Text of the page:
The Hell Creek Formation is exposed throughout the Upper Great Plains in Montana, North Dakota and South Dakota. The rocks that make up this formation were laid down by ancient rivers and streams as they traveled from the Rocky Mountains in the west toward the east before emptying into a large interior seaway that bisected North America during the latest Cretaceous. These rocks preserve the remains of dinosaurs that lived at the very end of the “Age of Dinosaurs” and the top of the formation is capped by what is know as the KT boundary layer. This layer was deposited after a huge meteorite slammed into the ocean near the Yucatan Peninsula in Mexico. The massive plume of smoke and dust that entered the atmosphere fell back to the ground and laid down a thin layer of ash, or ejecta. Many of the most famous and iconic dinosaurs that we know today lived in this area, and their remains can be found within the rocks. These include Tyrannosaurus rex, the three horned dinosaur, Triceratops, the duckbilled dinosaur, Edmontosaurus, and the tank-like armored dinosaur, Ankylosaurus.
In 2001 Burpee Museum made its first expedition west to Ekalaka, Montana in search of Cretaceous dinosaurs from the Hell Creek Formation. Little did we know that the “Highway to Hell Creek Expedition” was the start of an amazing journey. The following year, 2002, crews excavated a remarkably complete, juvenile Tyrannosaurus rex – now called Jane. The discovery of Jane caused a flurry of paleontologists interested in studying her bones to visit the Burpee museum for the first time, placing Burpee Museum on the international map. She was important because of her size, but also because she would be a key to resolving whether or not the controversial dinosaur Nanotyrannus was a valid taxon or a young Tyrannosaurus rex. Because of this, Jane’s discovery brought us international attention and continues to draw many visitors and researchers to the museum each year. In the following years, crews have also found a Triceratops bone bed, the first ever documented and a specimen of the newly named species Anzu wyliei, a North American Oviraptor. The Burpee Museum has been very successful working in southeastern Montana and has many other fossil sites across the region.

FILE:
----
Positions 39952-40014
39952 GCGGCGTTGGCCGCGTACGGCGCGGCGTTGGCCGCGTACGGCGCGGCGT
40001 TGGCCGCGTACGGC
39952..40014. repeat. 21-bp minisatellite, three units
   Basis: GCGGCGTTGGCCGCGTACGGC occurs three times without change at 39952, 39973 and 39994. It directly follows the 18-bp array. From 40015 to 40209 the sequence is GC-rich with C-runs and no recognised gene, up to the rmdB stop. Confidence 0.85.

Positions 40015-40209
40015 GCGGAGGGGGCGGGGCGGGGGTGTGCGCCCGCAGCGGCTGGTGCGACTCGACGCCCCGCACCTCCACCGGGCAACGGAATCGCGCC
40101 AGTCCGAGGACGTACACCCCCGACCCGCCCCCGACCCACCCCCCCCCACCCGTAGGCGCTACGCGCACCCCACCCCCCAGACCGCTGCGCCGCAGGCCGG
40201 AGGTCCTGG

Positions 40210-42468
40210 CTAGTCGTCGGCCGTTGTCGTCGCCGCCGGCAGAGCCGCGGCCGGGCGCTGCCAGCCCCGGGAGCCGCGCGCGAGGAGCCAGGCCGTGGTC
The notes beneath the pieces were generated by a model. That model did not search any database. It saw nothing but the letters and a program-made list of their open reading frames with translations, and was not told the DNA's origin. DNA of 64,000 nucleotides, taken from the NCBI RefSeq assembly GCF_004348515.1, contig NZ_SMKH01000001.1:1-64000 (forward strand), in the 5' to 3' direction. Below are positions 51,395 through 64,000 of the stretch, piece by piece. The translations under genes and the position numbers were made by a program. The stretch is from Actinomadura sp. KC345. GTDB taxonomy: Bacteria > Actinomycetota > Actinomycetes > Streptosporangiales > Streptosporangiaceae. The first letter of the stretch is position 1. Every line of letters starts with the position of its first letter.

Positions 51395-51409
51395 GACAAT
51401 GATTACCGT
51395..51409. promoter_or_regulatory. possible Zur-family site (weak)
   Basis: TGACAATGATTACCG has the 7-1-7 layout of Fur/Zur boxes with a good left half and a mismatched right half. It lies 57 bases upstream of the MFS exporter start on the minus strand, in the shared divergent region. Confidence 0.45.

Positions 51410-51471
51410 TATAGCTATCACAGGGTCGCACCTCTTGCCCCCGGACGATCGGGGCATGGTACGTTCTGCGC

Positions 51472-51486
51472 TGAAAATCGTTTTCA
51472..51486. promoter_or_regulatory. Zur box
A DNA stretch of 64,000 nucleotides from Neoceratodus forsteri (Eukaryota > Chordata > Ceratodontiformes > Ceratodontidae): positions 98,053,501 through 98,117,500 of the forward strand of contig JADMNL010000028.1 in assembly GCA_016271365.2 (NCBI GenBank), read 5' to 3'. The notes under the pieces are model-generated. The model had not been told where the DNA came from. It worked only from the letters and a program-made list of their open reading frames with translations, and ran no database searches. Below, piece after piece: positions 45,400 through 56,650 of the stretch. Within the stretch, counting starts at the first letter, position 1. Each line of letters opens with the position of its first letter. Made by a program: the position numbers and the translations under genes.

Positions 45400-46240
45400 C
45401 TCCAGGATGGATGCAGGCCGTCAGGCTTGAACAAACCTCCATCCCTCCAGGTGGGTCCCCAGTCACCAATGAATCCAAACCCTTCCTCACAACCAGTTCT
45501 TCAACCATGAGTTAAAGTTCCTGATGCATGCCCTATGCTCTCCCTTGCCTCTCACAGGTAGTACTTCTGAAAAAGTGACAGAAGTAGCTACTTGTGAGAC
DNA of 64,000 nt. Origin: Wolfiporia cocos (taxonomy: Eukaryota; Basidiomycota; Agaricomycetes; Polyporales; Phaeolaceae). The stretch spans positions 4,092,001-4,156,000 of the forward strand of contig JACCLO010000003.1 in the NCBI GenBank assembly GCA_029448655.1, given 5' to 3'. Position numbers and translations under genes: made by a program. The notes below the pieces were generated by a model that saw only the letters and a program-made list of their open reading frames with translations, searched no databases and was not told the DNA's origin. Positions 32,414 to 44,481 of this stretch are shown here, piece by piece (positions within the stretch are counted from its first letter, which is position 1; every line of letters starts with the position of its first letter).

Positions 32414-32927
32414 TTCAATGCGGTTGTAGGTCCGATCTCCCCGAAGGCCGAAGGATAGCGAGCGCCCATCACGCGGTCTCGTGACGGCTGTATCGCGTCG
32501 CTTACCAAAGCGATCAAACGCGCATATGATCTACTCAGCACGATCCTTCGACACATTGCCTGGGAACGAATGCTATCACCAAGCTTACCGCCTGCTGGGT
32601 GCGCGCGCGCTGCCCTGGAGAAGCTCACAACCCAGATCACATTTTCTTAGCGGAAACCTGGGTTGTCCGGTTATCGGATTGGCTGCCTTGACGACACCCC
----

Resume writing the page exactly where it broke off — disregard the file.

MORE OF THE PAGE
The Highway to Hell Creek program is run out of Ekalaka, Montana in the southeastern corner of the state. The program is based at Camp Needmore, an old Civilian Conservation Corp camp in the Custer National Forest. The camp has 6 cabins with barrack style bunk beds, a bathhouse with toilets and showers, and a large main hall with a full kitchen, bathroom/shower, bedroom and a larger gathering area. The camp provides us with plenty of space to hold and exhibit our daily finds as well as hold evening presentations from camp staff and notable paleontologist working in the region. Participants come from across the country to volunteer their time knowing that they are directly contributing to science while experiencing a unique adventure that most people had never dreamed of.